You should now know how to change a tire. If not, read this post again until you get it.

    let me add the hypermiling techniques on [url=http://www.autopartswarehouse.com/lp/0809/save-gas.html]
    ]tips to save gas[/url], the best and surest way. Did you know that our driving style has a big impact on fuel economy? And by changing the way we drive improves fuel economy by 37%.

    Slowing down from 75-80mph to 55mph on the highways will make a significant increase in gas mileage. Try it. I did. With my late model Jeep Cherokee, the mileage went from 19.5 to 27mpg. I noticed others are slowing down, too. What's the big rush, anyway?

    good instructable, kickstarting conversation like this is never a bad thing, also good to see u thinking of the environment, never even gave it a second thought when i was lerning to drive x number of years ago, keep up the good work 10/10

    1 reply

    thanks. I really appreciate the support.

    Good suggestions. I would add shutting engine off if idle time exceeds 30 seconds. Change fuel filter, a restricted filter lowers pressure at the fuel rail, and the fuel does not vaporize as efficiently without the pressure the injectors are designed to operate at. Run a good quality injector cleaner through the fuel system at oil change time, carbon buildup from babying the throttle will block flow into the heads, forcing more throttle to get the minimum response. Make certain you are using the manufacturer recommended oil viscosity, thicker oil will rob 1-2 mpg. Use a oil additive such as "slick 50" they really do work, the less power lost through friction, the better. One work of caution, DO NOT turn off the key and coast automatic transmissions, the front pump sends trans fluid through the bushings for lubrication, without the pump operating, the driveshaft bushing will dry out and kill your transmission., manuals, OK.

    I've heard that "leave the spare tire at home and rely on AAA" so many times I think it must be astroturfing. Firstly unless you have AAA Plus, they only pay for 3 miles of towing, then the towing fee is going to cost you more than you will ever save in gas. Secondly, changing a tire takes a few minutes, the one time I had to rely on AAA (frozen lugs) it took their guy 2 hours.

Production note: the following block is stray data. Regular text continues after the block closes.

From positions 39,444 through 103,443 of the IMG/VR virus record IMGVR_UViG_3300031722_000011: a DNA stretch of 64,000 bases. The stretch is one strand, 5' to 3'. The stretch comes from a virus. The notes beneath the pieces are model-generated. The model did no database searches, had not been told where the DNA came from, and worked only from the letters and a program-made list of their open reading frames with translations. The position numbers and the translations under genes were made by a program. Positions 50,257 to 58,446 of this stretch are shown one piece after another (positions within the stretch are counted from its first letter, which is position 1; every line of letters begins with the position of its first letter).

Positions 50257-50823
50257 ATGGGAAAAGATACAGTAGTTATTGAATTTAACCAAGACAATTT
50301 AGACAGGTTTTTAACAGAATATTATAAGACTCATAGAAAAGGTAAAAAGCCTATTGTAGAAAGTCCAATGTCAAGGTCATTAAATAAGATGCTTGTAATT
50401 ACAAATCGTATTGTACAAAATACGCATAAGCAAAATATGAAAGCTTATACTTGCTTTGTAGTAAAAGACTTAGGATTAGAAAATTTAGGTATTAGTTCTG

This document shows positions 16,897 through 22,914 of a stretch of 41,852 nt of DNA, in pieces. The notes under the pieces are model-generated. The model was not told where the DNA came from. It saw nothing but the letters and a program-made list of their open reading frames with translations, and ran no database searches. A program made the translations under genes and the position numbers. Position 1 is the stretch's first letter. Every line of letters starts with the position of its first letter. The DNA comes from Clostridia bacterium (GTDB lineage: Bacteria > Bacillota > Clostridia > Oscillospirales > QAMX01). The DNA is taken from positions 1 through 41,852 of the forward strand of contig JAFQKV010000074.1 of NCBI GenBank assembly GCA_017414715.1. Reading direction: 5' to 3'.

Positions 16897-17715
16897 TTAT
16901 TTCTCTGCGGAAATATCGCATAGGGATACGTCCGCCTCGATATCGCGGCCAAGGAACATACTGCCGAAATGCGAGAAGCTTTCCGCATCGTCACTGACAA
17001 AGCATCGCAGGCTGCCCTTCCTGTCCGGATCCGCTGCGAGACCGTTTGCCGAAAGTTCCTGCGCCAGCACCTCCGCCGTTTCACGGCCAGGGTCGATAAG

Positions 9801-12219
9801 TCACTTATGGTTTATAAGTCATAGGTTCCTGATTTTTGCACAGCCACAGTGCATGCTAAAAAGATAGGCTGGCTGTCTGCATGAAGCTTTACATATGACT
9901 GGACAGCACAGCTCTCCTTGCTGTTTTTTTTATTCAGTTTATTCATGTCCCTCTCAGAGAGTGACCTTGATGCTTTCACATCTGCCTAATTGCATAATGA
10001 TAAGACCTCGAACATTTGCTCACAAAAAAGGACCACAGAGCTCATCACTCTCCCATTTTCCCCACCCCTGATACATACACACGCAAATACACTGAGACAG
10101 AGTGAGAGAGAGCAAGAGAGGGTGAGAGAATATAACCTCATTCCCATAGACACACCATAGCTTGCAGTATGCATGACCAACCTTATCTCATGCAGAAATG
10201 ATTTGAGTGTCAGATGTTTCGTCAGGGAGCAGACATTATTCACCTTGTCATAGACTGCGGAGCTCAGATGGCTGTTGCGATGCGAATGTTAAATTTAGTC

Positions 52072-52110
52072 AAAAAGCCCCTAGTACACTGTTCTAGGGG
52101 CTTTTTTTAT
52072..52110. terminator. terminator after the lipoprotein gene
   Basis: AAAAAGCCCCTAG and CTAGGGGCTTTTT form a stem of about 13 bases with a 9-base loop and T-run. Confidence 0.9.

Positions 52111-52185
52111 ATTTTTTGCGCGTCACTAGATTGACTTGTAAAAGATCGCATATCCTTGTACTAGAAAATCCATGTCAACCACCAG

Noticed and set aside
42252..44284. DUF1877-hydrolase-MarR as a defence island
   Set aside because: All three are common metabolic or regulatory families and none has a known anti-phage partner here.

9 replies

    Absolutely, if nothing else, get a "doughnut" that fits. They are light and cheap, and necessary if you are in a "dead zone" and cells wont work. Never go very far without a spare of some kind.

    Yeah...we've had pretty bad experiences with AAA, too. They always seems to have to go somewhere else before they can get to you. We first got it way before I was around...because the car my mom had at the time would over heat constantly.

    I know! But why is everybody rating my instructable bad!!!?!?!?! This is my first instructable!

    Your rating appears to be "Average", which is about what I'd say this instructable is. Nothing against you, it's just that these are the same tips we see every day on TV and online, on how to save gas. There's just not a lot new or original about this instructable. You did a good job actually constructing the instructable (good grammar, decent pictures, etc), which is more than I can say for a lot of people. But as mentioned, this information just isn't new to a lot of people.

    oh. So its the info. Thnx

    That's just my guess, I can't tell you for sure what other people think.

    oh. Sorry i am just a teen writing this. My mom and dad have AAA so i thought towing was free.

    It is. We have it. However, its very limited.

    opening your windows does not make for worse aerodynamics, why use AC at all on the moterway, just open your cars vents and let your speed do the work.